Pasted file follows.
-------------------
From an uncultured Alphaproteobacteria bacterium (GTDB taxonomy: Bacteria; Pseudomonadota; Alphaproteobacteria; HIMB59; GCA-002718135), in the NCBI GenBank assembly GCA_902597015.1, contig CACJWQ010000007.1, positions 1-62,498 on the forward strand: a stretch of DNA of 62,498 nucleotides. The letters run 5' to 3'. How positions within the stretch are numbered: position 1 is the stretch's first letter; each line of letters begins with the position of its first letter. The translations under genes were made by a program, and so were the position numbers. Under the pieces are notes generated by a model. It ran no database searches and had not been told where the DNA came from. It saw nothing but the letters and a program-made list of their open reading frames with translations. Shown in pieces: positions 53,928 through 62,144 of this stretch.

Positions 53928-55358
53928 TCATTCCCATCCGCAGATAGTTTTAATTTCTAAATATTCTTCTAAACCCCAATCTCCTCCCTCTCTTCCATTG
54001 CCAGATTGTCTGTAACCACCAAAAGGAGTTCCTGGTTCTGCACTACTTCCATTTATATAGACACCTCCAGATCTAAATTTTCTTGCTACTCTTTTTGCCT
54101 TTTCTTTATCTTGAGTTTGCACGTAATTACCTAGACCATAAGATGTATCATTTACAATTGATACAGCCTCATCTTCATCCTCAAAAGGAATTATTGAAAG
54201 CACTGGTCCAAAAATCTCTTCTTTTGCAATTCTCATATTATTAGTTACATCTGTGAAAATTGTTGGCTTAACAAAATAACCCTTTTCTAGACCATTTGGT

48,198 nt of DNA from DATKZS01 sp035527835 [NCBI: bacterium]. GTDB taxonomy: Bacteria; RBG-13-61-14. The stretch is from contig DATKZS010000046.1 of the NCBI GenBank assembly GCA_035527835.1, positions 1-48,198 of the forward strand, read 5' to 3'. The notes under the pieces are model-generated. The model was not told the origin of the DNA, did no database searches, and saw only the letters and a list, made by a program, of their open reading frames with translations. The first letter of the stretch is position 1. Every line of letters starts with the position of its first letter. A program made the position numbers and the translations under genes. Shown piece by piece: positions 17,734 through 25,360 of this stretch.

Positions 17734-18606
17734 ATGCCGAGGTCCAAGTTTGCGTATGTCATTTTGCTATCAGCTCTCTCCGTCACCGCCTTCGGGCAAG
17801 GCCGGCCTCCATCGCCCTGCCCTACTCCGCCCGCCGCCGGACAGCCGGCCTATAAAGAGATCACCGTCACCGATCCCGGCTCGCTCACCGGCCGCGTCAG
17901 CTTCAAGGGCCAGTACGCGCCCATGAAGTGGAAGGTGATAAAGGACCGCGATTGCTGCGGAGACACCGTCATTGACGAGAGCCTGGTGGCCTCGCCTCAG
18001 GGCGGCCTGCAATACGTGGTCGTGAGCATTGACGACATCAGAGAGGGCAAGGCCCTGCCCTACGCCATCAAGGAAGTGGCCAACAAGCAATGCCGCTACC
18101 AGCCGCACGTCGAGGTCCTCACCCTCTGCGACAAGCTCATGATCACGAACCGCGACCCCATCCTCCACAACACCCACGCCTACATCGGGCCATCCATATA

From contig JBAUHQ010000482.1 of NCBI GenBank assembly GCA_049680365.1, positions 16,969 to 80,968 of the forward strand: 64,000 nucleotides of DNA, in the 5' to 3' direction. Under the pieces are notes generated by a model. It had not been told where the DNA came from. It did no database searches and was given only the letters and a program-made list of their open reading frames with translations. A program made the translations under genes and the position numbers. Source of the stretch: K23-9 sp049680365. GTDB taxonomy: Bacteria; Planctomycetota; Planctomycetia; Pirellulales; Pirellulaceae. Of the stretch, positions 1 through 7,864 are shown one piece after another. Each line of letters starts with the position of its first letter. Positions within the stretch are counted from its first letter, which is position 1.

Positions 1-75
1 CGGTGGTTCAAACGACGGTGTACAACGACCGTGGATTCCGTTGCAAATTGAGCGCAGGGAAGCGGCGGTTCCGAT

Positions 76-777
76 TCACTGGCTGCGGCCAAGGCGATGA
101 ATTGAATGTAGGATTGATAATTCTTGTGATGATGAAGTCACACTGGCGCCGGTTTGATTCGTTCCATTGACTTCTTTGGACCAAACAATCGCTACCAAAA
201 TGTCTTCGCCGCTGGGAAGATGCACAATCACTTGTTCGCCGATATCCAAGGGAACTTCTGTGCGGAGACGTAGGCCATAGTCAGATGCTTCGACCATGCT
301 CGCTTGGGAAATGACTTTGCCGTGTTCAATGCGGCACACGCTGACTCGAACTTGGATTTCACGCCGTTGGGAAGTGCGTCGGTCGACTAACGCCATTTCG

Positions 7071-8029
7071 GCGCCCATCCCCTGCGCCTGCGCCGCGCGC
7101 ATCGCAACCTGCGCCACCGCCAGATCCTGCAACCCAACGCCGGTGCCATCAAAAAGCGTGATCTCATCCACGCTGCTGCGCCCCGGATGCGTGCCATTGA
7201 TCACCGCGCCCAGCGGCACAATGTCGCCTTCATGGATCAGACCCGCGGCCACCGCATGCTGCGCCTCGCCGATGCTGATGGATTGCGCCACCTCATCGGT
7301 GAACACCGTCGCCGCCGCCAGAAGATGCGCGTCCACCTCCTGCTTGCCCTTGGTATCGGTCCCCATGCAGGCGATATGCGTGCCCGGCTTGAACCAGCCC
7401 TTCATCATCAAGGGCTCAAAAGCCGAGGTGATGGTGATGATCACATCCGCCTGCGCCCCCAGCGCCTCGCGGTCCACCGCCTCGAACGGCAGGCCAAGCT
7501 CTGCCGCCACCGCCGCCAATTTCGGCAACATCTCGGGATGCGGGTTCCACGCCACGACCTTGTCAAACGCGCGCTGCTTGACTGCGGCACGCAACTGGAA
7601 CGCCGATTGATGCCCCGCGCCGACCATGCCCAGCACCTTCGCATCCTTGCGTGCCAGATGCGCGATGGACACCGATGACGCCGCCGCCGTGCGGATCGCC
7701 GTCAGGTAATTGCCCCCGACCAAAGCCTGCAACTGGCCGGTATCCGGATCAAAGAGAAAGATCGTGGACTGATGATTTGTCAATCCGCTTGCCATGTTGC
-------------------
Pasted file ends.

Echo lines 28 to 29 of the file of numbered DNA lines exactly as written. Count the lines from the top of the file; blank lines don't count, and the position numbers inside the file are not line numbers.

7501 CTGCCGCCACCGCCGCCAATTTCGGCAACATCTCGGGATGCGGGTTCCACGCCACGACCTTGTCAAACGCGCGCTGCTTGACTGCGGCACGCAACTGGAA
7601 CGCCGATTGATGCCCCGCGCCGACCATGCCCAGCACCTTCGCATCCTTGCGTGCCAGATGCGCGATGGACACCGATGACGCCGCCGCCGTGCGGATCGCC